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Dark Web OSINT With Python and OnionScan: Part One

July 28, 2016

By Justin Seitz

You may have heard of this awesome tool called OnionScan that is used to scan hidden services in the dark web looking for potential data leaks. Recently the project released some cool visualizations and a high level description of what their scanning results looked like. What they didn’t provide is how to actually go about scanning as much of the dark web as possible, and then how to produce those very cool visualizations that they show.

At a high level we need to do the following:

  1. Setup a server somewhere to host our scanner 24/7 because it takes some time to do the scanning work.
  2. Get TOR running on the server.
  3. Get OnionScan setup.
  4. Write some Python to handle the scanning and some of the other data management to deal with the scan results.
  5. Write some more Python to make some cool graphs. (Part Two of the series)

Let’s get started!

Setting up a Digital Ocean Droplet

If you already use Amazon, or have your own Linux server somewhere you can skip this step. For the rest of you, you can use my referral link here to get a $10 credit with Digital Ocean that will get you a couple months free (full disclosure I make money in my Digital Ocean account if you start paying for your server, feel free to bypass that referral link and pay for your own server). I am assuming you are running Ubuntu 16.04 for the rest of the instructions.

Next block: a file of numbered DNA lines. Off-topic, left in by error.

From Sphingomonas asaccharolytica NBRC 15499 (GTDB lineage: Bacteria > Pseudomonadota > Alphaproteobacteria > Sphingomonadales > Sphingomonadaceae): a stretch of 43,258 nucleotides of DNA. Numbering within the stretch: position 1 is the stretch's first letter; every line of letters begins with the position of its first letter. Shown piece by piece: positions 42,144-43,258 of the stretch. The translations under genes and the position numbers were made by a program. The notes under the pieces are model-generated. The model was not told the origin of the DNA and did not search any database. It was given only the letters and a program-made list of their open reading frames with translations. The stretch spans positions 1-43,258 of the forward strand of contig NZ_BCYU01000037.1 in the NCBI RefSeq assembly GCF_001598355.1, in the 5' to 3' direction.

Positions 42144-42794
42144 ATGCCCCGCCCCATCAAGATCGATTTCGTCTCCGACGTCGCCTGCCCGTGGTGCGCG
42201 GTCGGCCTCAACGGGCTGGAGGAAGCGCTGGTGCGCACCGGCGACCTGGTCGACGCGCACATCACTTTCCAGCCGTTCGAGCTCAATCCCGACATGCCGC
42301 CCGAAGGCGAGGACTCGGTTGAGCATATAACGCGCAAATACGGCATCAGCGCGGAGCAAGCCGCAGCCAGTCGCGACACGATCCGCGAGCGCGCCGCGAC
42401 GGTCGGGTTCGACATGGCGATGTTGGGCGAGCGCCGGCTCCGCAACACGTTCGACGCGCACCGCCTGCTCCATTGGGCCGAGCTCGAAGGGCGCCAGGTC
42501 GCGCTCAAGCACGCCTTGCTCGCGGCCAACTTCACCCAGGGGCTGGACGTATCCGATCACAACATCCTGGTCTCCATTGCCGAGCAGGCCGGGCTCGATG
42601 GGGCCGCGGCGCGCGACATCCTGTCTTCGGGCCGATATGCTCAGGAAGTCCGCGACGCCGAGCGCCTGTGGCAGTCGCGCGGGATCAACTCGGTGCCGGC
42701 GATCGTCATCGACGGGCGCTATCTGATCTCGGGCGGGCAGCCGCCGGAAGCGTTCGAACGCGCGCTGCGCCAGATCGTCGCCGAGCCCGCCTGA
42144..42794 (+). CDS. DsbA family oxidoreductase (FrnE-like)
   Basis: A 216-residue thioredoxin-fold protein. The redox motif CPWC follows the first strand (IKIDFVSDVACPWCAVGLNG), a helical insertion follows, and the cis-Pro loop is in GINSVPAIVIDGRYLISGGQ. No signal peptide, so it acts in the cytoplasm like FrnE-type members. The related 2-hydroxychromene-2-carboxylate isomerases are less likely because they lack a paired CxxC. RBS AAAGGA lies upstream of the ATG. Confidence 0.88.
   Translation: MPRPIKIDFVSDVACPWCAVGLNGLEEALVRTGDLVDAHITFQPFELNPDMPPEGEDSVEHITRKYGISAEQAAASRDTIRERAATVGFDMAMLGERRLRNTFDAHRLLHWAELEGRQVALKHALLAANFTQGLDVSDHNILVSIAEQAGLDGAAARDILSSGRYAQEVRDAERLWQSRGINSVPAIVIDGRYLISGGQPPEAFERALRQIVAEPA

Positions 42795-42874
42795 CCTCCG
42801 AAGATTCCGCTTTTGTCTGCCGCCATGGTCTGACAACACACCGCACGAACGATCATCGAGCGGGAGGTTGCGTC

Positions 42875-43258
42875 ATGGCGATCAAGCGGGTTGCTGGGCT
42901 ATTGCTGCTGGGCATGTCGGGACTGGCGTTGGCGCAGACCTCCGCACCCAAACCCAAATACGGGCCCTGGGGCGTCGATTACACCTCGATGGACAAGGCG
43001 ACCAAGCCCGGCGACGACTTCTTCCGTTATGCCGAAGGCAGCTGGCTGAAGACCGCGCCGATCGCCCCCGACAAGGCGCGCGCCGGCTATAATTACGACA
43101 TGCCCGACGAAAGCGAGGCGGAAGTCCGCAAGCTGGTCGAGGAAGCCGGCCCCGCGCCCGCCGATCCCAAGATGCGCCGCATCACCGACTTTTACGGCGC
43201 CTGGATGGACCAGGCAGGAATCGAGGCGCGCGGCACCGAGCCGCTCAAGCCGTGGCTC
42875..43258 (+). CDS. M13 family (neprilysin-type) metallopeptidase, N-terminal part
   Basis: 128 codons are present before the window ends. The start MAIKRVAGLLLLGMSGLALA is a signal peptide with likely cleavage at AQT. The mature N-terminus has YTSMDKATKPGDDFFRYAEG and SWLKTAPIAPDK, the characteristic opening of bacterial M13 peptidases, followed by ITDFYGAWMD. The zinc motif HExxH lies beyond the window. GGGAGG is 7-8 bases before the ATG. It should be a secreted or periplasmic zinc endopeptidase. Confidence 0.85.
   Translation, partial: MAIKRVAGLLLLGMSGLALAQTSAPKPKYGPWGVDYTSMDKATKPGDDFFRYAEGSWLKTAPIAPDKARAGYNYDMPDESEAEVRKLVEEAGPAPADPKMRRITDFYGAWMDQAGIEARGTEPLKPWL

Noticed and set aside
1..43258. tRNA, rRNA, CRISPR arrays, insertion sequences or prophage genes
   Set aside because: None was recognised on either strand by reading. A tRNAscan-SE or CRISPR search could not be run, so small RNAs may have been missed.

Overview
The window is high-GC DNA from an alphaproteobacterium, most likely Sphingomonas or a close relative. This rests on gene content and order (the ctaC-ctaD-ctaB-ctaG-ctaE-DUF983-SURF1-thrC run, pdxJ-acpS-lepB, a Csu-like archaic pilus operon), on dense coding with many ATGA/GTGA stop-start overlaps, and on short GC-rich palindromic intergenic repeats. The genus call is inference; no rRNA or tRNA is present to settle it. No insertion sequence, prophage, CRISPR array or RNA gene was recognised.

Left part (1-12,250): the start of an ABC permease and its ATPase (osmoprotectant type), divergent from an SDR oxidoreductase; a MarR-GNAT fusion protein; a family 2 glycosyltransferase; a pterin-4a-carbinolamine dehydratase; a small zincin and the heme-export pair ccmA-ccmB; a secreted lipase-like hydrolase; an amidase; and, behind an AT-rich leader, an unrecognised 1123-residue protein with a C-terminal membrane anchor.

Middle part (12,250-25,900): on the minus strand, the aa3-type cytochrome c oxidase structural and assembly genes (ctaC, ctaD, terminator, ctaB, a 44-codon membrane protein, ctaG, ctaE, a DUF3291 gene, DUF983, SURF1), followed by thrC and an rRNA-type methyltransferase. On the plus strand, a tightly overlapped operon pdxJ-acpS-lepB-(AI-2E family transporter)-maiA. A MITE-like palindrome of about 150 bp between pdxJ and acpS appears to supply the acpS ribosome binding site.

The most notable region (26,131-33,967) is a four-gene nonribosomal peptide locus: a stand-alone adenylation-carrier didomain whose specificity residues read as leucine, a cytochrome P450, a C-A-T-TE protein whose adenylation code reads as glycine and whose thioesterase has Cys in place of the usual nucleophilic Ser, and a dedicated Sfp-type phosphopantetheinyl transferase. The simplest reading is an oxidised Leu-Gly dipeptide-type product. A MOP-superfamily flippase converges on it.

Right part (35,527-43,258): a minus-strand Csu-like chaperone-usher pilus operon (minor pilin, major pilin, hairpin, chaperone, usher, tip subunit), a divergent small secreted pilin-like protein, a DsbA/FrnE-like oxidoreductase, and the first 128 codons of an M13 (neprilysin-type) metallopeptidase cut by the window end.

1. The first thing you need to do is to create a new Droplet by clicking on the big Create Droplet button.
  2. Next select a Ubuntu 16.04 configuration, and select the $5.00/month option (unless you want something more powerful).
  3. You can pick a datacenter wherever you like, and then scroll to the bottom and click Create.

It will begin creating your droplet, and soon you should receive an email with how to access your new Linux server. If you are on Mac OSX or Linux get your terminal open. If you are on Windows then grab Putty from here.

  • On Mac OSX it is: Finder -> Applications -> Utilities -> Terminal
  • On Linux: Click your start menu and search for Terminal

Now you are going to SSH into your new server. Windows Putty users just punch the IP address in that you received in your email and hit Enter. You will be authenticating as the root user and then type in the password you were provided in your email.

 

Due to the large amount of code and the special formatting required please continue reading this post at its original source here.

Justin Seitz

Justin Seitz is Canadian security consultant and author of two computer hacking books from No Starch Press. He blogs at AutomatingOSINT.com and can be found on Twitter @jms_dot_py.

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2 Comments

    • C2

      Yes. From the post [quote] If you already use Amazon, or have your own Linux server somewhere you can skip this step[/quote]

      Reply

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